If you’d like to learn a little more about ways you could be using sound to add a different dimension to your world, give my conversation with Brian a listen at http://iono.fm/e/1160293

Or search for A Different Way of Seeing on your usual podcast player to listen to the conversation. Oh, and while you’re there, why not follow the podcast. That way you’ll have our episodes drop into your feed automatically.

Podcast on Long-Distance Air Travel with a Guide Dog.

The image shows a man sitting on a park bench with a yellow Labrador beside him.

Hosting a podcast on accessible travel, I often have the opportunity to chat with interesting people about a wide range of topics. My last few podcasts have been no exception.

I recently interviewed Michael Hingson on the topic of long-distance air travel with a guide dog. Michael has had extensive experience on the topic, having travelled not only for work but also following his experience escaping from the World Trade Centre during the attack on 9 September 2001.

Together Michael and his guide dog Roselle walked down 78 floors of the World Trade Centre and navigated their way to safety. Michael tells the story of that day in his book “Thunder Dog: The True Story of a Blind Man, His Guide Dog, and the Triumph of Trust at Ground Zero”

Michael and his guide dogs have subsequently travelled around the world sharing their story. So he was the perfect person to interview on the subject of air travel with a guide dog.

You can hear some of Michael’s experiences in the podcast – http://iono.fm/e/1103477

While you’re there, why not listen to a few more exciting travel stories. And subscribe to the podcast so you won’t miss an episode. With 53 published episodes so far, there is plenty to enjoy!

Two Phenomenal Women I Interviewed in August

Accessible South Africa Logo  Full

With August being Women’s Month in South Africa, I decided to interview two women on my accessible travel podcast, A different Way of Travelling.

For those of you who don’t know about the podcast – where have you been? We now have 52 episodes featuring interviews with travellers with disabilities, or showcasing fun inclusive travel activities. Even if you don’t have a disability, or know anyone with a disability, I guarantee you will be fascinated by the adventures that my guests have undertaken.

Back to the point – my guests for August…

My first episode in August featured Praveena Sukhraj-Ely sharing wonderful stories of her travels and her insights into the realities of travelling as a woman who is blind. Like Praveena, I enjoy having someone with me to share the breathtaking and diverse experiences of travelling. I also found the challenges she mentioned very relatable.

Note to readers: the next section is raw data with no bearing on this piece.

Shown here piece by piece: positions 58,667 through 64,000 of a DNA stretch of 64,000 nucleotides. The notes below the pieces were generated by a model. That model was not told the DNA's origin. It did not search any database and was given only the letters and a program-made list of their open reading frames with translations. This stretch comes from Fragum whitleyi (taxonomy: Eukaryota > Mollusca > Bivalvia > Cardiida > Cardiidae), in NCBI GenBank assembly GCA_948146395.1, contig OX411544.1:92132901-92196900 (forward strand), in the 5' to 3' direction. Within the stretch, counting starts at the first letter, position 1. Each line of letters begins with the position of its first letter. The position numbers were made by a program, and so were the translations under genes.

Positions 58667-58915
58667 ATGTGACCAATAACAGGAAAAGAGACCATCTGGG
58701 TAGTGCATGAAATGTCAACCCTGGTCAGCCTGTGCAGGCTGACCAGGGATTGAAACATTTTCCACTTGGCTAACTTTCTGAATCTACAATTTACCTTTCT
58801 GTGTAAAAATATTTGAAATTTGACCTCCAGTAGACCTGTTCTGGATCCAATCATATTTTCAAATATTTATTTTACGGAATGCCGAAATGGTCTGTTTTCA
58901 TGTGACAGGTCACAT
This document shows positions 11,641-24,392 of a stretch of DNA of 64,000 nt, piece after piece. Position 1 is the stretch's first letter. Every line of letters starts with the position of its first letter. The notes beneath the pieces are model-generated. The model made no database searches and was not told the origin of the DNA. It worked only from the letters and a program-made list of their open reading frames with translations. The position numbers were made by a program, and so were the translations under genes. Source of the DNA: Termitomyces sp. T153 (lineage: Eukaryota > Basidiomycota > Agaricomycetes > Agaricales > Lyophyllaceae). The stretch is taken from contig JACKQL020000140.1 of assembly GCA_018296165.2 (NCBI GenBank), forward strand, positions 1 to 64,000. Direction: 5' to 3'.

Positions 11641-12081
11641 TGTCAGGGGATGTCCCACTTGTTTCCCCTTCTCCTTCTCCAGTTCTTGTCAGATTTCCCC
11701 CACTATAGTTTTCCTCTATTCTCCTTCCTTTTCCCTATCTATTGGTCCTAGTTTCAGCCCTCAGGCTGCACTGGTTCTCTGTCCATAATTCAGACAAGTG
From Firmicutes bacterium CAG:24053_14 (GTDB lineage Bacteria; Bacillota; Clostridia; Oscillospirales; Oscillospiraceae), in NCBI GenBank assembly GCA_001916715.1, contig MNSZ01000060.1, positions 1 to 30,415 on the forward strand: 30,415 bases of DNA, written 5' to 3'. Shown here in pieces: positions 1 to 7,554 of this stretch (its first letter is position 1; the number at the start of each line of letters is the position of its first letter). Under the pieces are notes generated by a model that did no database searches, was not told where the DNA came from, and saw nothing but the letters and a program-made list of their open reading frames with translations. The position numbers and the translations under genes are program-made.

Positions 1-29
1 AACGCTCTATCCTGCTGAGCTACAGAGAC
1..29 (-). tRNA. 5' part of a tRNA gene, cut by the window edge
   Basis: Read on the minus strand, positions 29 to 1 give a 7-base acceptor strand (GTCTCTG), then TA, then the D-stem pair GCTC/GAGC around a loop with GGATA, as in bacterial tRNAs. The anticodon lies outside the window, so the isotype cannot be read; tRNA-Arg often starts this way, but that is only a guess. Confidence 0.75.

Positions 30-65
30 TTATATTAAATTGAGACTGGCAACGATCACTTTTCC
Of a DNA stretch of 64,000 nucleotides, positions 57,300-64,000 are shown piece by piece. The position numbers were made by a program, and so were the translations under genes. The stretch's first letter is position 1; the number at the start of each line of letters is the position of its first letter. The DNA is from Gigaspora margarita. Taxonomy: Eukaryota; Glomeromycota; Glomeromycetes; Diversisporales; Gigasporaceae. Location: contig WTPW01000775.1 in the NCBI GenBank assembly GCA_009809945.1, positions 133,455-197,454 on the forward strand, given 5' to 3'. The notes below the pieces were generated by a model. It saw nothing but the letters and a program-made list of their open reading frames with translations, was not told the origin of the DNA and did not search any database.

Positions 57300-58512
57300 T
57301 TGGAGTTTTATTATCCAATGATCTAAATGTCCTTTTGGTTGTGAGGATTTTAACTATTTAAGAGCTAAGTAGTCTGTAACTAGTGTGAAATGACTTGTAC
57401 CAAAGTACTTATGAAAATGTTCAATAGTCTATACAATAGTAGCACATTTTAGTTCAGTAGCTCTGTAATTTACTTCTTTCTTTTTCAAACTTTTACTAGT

To listen to Praveena’s interview, hop onto http://iono.fm/e/1080899

My second guest in August was Neha Arora, owner of Planet Abled, a travel agency focusing on inclusive travel experiences in India and the East. We spoke about her company and discussed her thoughts on the accessibility of tourist sites in India. During the episode I asked Neha what types of activities she would recommend for me if I were to contact Planet Abled. She outlined such amazing options that I found myself feeling excited about the possibility of travel for the first time since the start of the pandemic. Even though I’m not yet ready to consider travelling, it’s nice to be excited at the thought of doing so. That episode will be out any day now.

You can listen to Praveena and Neha’s interviews by searching for A Different Way of Travelling on your usual podcast player, or on our podcast feed at https://iono.fm/rss/chan/3715

While you’re there, why not take a quick tour through some of our other episodes to hear from previous guests…

Paws for Thought on Trains

the image shows a wet Fiji on the beach, with Lois kneeling beside her.

I don’t like trains.

I think train travel must be important, because I hear lots of trains whistling and screaming past my house from early morning to late at night.

Clearly lots of people travel on trains. Which means that some guide dogs must also go on them with their humans. But I don’t think I’d like to take Mom on a train unless I had no other choice.

I see trains often when Mom and I are walking on the road that is next to the trainline. To me, trains look like giant snake monsters that want to gobble me up. And they make a dreadful rumbling and moaning sound. They shake and shudder as they go from one place to another and their wheels scream and shriek as they go by. And their horrible unearthly whistles try to shatter my poor eardrums. Sometimes their doors whoosh open and sometimes they don’t, which is also intimidating. Is it any wonder trains make me a little nervous?

Admittedly I’ve only travelled by train once, back when I first met Mom and had to help teach her how to work with me. All of us guide dogs took our new humans to the train station and caught a train to Fish Hoek beach. While I loved having the chance to run, wrestle and play with my guide dog friends on the beach, while the trainers made sure our humans didn’t misbehave, I honestly would have preferred to travel there by car.